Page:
I’ve written about the rehearsal process before in terms of the ways on can break down rehearsal and create both goal-oriented and skill-oriented “lessons.” And I’ve talked about the importance of setting up rehearsals in a way to allow players to take risks and feel safe so that when it comes to showtime, they’ve done the work and it doesn’t feel scary. But I want to go back and stress something about the relationship between the work you do in rehearsal and the work you do on stage, and it comes down to this:
Everything is process.
Rehearsal is process because there’s no audience to observe your outcomes. But, by the very nature of improv, performance is process as well. The product is, in itself, a kind of process. Consider the following analogy:
When you watch a professional basketball game, you know the range of skills you’re likely to see, the match-ups between players, the rules by which it will be played. But you’re not guaranteed a certain product. Just because you went to see Michael Jordan play doesn’t mean the NBA can ensure he’ll score over 40 points, or dunk the ball, or shoot the buzzer-beating goal. You know those are possibilities, but they are not guarantees. Whereas if you see a different type of presentation of athletic and acrobatic skill—say, Cirque de Soleil—the athletic prowess of the performers is not only assured, but their every move has been choreographed and rehearsed to provide you with a consistent and repeatable audience experience. If you see the show twice, you will see the same performers repeating the same skills with the same level of expertise.
Put in this kind of stark contrast, it almost seems crazy that we’d ever purposely watch something that wasn’t guaranteed to be predictably entertaining.
And yet, just like improv, the “product” of the sports game is the display of skill, and the spontaneous outcomes that result from the range of variables present in the game itself. The rules of the game help limit those variables to a manageable amount—otherwise we’d find the proceedings chaotic and unenjoyable (In fact, if you’ve ever watched a sport the rules of which you are unfamiliar, you may have sensed that feeling of chaos as you try to make sense of the game).
Sometimes I think we forget this in improv. We forget that the audience wants to see the spontaneous generation of combinations of characters and objects and ideas, not a particular outcome. They’re not videotaping the show to watch it over and over again later.
And sometimes we even extend this overemphasis on the finished product to rehearsals themselves. We want our scenes to “go well.” We want our teammates to laugh at what we do. We want to be able to say of everything we do, “That would have been great if we did it in a show.”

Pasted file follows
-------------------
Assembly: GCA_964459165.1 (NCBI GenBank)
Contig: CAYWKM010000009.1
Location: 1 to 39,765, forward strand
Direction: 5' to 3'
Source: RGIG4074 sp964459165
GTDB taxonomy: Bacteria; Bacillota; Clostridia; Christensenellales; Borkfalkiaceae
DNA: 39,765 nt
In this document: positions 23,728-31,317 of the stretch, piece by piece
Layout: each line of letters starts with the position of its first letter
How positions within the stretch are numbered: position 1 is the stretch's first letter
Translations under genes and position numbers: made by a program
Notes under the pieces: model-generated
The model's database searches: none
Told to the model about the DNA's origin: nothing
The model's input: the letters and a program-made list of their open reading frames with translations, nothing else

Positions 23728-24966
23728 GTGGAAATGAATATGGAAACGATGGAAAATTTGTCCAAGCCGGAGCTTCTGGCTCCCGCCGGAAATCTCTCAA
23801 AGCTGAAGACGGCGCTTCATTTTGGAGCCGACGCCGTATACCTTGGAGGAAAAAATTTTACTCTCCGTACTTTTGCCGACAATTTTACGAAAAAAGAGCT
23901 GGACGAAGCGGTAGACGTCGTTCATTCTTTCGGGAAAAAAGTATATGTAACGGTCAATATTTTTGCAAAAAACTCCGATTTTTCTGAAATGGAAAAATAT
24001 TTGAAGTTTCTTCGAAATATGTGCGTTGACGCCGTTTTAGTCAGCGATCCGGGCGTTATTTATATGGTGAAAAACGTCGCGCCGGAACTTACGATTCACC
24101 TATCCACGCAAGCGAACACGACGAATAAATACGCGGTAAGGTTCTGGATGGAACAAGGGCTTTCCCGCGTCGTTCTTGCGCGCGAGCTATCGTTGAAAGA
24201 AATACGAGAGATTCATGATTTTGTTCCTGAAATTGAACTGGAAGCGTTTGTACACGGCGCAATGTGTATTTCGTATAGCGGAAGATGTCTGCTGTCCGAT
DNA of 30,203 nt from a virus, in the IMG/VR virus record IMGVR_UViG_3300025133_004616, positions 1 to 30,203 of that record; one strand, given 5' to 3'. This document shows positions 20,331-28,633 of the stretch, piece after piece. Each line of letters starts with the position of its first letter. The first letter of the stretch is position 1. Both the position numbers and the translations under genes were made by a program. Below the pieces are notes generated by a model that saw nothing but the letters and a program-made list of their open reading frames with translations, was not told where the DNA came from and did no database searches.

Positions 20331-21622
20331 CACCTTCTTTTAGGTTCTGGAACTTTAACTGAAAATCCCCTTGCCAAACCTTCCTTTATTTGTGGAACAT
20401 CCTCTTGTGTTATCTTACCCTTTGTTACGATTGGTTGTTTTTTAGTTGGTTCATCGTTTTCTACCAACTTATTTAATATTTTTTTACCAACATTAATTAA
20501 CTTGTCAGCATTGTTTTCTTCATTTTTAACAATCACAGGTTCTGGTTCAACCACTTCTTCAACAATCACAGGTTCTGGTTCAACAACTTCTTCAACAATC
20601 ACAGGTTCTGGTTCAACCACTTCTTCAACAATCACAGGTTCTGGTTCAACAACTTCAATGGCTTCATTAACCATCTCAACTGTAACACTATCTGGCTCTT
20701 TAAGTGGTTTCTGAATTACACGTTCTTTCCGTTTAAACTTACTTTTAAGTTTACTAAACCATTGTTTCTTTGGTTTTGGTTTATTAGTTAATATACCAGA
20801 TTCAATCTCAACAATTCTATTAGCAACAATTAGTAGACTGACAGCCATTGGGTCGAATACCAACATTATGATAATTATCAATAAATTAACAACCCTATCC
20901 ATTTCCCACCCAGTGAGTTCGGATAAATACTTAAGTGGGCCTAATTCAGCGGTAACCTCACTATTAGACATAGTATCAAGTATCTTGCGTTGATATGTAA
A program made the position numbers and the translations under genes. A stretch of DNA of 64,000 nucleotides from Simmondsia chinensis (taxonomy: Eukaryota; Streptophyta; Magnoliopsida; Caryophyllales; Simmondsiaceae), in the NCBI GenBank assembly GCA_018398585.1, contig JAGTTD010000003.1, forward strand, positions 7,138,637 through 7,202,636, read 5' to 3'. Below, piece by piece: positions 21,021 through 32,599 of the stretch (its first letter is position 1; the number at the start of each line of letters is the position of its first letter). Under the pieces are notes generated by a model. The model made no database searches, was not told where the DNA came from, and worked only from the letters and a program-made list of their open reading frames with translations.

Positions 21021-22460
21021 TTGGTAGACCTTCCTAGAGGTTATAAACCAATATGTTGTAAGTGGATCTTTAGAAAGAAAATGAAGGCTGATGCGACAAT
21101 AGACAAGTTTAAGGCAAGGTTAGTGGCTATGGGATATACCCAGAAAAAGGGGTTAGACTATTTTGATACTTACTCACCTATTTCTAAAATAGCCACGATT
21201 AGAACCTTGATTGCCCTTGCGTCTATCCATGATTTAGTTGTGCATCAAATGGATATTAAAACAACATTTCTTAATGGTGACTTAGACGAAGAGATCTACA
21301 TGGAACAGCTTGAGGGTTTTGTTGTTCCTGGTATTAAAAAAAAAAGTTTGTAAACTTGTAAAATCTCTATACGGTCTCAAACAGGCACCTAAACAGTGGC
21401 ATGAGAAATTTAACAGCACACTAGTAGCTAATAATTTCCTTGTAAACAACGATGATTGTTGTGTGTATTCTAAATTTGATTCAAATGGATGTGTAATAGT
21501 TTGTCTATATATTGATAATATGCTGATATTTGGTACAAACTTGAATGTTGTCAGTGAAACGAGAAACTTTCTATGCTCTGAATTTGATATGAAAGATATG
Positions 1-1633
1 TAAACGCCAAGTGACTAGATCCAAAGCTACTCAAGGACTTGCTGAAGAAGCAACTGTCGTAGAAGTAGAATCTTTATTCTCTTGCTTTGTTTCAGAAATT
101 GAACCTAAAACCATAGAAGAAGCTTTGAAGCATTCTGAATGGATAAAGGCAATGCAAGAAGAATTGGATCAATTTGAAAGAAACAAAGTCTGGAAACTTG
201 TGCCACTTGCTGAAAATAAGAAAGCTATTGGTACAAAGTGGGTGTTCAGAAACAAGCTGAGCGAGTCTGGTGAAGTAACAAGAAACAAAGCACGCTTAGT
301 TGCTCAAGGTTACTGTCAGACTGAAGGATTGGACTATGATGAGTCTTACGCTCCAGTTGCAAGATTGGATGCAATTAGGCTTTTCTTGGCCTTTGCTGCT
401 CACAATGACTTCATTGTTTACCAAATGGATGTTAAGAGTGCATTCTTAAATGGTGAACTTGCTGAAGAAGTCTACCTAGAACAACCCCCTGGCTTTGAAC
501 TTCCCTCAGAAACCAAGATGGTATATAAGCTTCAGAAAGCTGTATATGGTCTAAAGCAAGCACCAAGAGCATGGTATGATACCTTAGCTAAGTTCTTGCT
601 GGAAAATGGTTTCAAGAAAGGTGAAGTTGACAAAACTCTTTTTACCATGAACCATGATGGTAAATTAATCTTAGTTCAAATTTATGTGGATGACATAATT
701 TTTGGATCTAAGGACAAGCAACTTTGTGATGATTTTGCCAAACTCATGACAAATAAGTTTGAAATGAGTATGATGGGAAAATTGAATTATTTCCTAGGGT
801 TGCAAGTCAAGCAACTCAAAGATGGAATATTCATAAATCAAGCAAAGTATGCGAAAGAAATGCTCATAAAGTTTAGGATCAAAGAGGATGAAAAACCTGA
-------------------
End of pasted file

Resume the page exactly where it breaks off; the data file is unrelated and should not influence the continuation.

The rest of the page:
And I think that this is damaging to the rehearsal process. Not that our peers’ laughter isn’t a helpful indicator that we’ve hit on something good, or that doing an amazing “show-worthy” scene isn’t a great feeling that can translate to on-stage, success, but when we start treating the process of the process like a product in and of itself, we risk losing the benefits of the work at hand, which is the creation of a safe space in which to stretch our skills and abilities—a process by which we grow, individually and as a team, without regard for a finished product to speak of. So go ahead, bomb that rehearsal scene. Take a risk that blows up in your face. Would you stretch yourself that far in a show? Probably not, because people are counting on you to be somewhat consistent. But in rehearsal? Rehearsal is the place to try and fail and try again—to push your limits just beyond the brink of failure, and expand your limits in the process.
Of course, sometimes your coach has an agenda that involves solidifying a certain skill or move as a team. And at those times there is a certain goal in mind within the process. But even then, your coach isn’t expecting perfect execution, and it’s often the failures that teach you and your coach more about what needs work than the successes.
The bottom line: that perfect “spread eagle” dunk that’s immortalized in the MJ statue in front of the United Center in Chicago? That’s an ideal, not a guarantee. And, in fact, it was more common to see that “perfect” execution during the highly controlled Slam Dunk contest than in an actual game. And the joy of seeing Michael Jordan, or any great athlete, play in an actual game, is less based on the hope that you’ll get a glimpse of that ethereal dunk or that perfect serve and more based on the surety that what you will see will be the result of the spontaneous interaction between the player and his environment—the other players, the other team’s strategy that night, the terrain, the weather. We watch because we are engaged in the experience as it unfolds in real time, only once and never quite like that again. The product is the process itself.
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